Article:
The College Esports Boom Spreads to High Schools
Colleges and universities are “running programs that are sanctioned and fully supported,” Harrison says. “They’re adding services with custom esports fields and asking Intel for help to get started.” For example, the University of Oregon recently opened a 1,100-square-foot esports room with high-speed connections and customized chairs.
As esports go mainstream, teams are gaining popularity — but just like traditional college clubs, this extends far beyond the players on the field. Merchandising matters to drive revenue. Effective branding with school colors matters for recognition. And as Michael Domingo, marketing manager for Intel, notes, “Pro esports are now a career. Teams need media support, content creation and shoutcast commentators to stand out in the industry.”
This is reflected in evolving career paths: VentureBeat points to options in product management, remote team management, marketing and broadcasting. At the University of California, Irvine, for example, esports go beyond the arena; the school now offers an esports management specialized studies program through its Division of Continuing Education.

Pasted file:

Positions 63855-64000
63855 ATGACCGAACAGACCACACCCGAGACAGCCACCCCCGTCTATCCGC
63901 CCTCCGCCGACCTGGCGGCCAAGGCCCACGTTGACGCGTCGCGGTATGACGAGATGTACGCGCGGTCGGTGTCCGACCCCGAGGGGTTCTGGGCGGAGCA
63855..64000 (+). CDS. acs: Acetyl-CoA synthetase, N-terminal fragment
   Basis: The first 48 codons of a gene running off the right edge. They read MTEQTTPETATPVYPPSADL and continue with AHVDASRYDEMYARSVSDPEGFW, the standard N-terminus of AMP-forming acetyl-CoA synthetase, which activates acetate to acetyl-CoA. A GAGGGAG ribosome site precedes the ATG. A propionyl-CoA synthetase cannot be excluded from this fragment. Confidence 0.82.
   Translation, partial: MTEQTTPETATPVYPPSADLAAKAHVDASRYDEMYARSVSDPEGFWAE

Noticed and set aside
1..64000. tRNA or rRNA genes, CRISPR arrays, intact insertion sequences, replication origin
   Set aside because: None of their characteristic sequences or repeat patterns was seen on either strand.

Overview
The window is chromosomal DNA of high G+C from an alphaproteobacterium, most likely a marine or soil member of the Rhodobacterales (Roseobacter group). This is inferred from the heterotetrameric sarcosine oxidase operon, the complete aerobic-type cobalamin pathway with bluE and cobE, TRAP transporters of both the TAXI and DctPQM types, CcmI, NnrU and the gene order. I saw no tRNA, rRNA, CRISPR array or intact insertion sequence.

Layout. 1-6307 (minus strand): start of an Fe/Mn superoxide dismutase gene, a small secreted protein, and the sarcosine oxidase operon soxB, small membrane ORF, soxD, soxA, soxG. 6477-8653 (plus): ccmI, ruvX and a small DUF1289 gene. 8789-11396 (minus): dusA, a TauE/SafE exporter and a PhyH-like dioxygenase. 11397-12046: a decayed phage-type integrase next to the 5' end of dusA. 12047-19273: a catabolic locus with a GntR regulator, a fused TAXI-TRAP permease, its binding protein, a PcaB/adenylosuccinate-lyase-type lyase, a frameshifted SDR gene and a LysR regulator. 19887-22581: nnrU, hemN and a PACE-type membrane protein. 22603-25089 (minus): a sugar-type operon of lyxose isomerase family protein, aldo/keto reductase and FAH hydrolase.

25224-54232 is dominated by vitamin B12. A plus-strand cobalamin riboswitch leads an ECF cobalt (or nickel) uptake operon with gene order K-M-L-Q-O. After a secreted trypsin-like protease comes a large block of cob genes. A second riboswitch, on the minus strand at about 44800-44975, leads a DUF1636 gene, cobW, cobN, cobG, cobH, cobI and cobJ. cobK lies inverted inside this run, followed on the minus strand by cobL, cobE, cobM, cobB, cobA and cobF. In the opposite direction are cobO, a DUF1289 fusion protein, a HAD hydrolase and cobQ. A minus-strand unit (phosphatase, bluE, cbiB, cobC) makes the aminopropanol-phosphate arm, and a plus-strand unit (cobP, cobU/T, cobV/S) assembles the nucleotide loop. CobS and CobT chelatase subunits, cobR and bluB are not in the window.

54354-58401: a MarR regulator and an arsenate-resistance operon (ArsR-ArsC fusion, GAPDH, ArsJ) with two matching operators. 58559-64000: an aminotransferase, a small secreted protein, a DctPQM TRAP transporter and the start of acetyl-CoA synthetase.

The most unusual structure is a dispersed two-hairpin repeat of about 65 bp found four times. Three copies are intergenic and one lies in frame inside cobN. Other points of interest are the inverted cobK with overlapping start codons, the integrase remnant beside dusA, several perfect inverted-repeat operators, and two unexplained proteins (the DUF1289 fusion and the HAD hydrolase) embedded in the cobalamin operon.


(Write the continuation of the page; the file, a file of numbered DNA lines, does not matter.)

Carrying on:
As esports grow at the K–12 level, primarily with high schools, districts are investing in gaming computers, monitors and other necessary accessories. As Intel notes in a December 2019 report titled “The Rising Tide of Esports in Education,” high schools “aren’t expected to provide professional-level spaces and hardware,” but their esports athletes do need “a basic level of support.” That includes spaces for playing and meeting, ergonomic furniture, and technology — wired internet connections, computers and large screen displays.
The widespread mobile device adoption and on-demand connections that have helped esports go mainstream also enable players to meet online in their own homes if needed — a plus in the era of social distancing and the coronavirus pandemic.